“Black Week” for financial markets
Collapse of oil prices and stock indices
Financial markets have experienced one of the worst weeks in more than three decades of trading. “Black Week” began with an almost 30% drop in oil prices. It was the strongest one-day decline since the Middle East crisis in 1987. The market reaction was linked to Saudi Arabia's unexpected decision to start a price war after Russia withdrew from the production restriction agreement, active since 2016. The market pressure was reinforced by Donald Trump's unexpected decision to terminate direct air service between the US and the EU for 30 days. These measures were taken to combat the further spread of coronavirus. EU and US governments were frankly unprepared for an epidemic that WHO on Wednesday reclassified as a pandemic. Investors found the measures insufficient and taken too late.
Volatility on the currency market has increased sharply. Investors react nervously to incoming news and unexpected decisions of the Central Bank.
At the beginning of the week, the dollar index updated 1.5-year low. The pressure on the American currency was exerted by the Federal Reserve's decision to reduce the interest rate by 50 bps last week. In the second half of the week, the dollar managed to recover some of the lost positions due to the weakening of other G7 currencies.
On Wednesday, Bank of England made an unexpected decision. The regulator held an extraordinary meeting at which it decided to reduce the interest rate by 50 bps. These news put pressure on the British currency and GBP/USD closed the trading week with a decline of more than 3%.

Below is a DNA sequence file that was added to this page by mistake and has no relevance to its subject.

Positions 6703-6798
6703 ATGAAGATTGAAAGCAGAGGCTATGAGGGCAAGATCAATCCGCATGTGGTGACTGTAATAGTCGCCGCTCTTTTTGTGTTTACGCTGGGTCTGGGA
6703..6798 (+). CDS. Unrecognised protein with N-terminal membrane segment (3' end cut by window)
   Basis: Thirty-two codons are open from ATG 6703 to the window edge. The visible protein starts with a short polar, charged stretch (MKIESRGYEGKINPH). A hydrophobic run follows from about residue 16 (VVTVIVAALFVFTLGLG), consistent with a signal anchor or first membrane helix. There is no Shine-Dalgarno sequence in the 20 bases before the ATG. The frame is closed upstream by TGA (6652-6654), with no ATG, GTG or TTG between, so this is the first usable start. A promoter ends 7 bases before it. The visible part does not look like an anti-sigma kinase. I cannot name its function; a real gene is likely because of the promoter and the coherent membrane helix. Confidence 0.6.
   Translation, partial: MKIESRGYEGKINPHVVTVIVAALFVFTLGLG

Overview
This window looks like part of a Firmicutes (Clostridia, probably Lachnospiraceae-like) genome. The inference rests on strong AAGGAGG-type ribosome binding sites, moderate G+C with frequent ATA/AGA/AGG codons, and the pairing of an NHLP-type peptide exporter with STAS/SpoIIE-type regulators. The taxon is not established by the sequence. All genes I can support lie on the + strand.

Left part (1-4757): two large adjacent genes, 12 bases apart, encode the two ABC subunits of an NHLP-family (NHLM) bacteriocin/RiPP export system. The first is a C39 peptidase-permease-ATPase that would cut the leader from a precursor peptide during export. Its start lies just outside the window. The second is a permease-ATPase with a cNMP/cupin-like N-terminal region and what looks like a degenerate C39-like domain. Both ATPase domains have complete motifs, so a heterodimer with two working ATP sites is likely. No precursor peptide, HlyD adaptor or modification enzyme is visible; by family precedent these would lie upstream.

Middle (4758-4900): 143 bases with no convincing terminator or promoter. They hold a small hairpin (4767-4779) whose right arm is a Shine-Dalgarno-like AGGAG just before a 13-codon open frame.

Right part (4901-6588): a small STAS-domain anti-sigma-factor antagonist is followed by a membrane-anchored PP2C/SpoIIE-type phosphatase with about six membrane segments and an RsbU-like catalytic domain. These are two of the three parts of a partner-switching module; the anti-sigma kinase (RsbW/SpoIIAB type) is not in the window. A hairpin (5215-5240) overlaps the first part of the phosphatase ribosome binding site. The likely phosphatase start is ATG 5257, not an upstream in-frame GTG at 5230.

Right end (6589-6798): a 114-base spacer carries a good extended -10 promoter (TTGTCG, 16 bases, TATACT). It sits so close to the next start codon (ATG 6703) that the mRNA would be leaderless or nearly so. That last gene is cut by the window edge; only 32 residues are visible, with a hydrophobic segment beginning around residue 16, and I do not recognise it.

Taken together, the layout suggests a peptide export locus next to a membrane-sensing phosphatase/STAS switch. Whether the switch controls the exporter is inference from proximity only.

The main driver of the EUR/USD pair decline was the ECB meeting, at which the regulator decided to keep the interest rates unchanged and to increase the asset buyback program from 20 to 120 billion dollars. Investors considered these measures insufficient and sold EUR, expecting serious deterioration of the economic situation in the EU. In her closing speech Christine Lagarde once again hinted at the limited instruments of the ECB and called on national governments to launch a coordinated fiscal stimulus program to mitigate the economic blow from the Coronavirus pandemic.
Precious metals market
Gold tested $1700 this week, but ended up with a more than 5% decline. The panic that broke out in the market in the second half of the week did not pass over precious metal. However, most experts still believe that in the current economic situation gold retains a good opportunity to resume its upward movement.
The oil market failed to recover from the shock, when on Monday quotes collapsed by almost 30%. In the middle of the week, an additional factor in the pressure on oil prices was the unexpected decision of the U.S. to close the air service with the EU. The countries of the Middle East continue to add oil to the fire. In the middle of the week, the head of Saudi Aramco announced the increase in oil supplies to 12.3 million barrels per day. On the same day, the UAE authorities announced an increase in production of over 5 million barrels per day. The UAE plans to increase production to 6 mln bpd.
All major world stock indices have completed the trading week in the red zone. US stock indices on Thursday showed the worst results since Black Monday 1987. Dow Jones Industrial Average fell 10%, while the S&P 500 and Nasdaq Composite lost over 9%. European and most Asian indices showed a double-digit decline on the week's results. Chinese indices showed a moderate decline.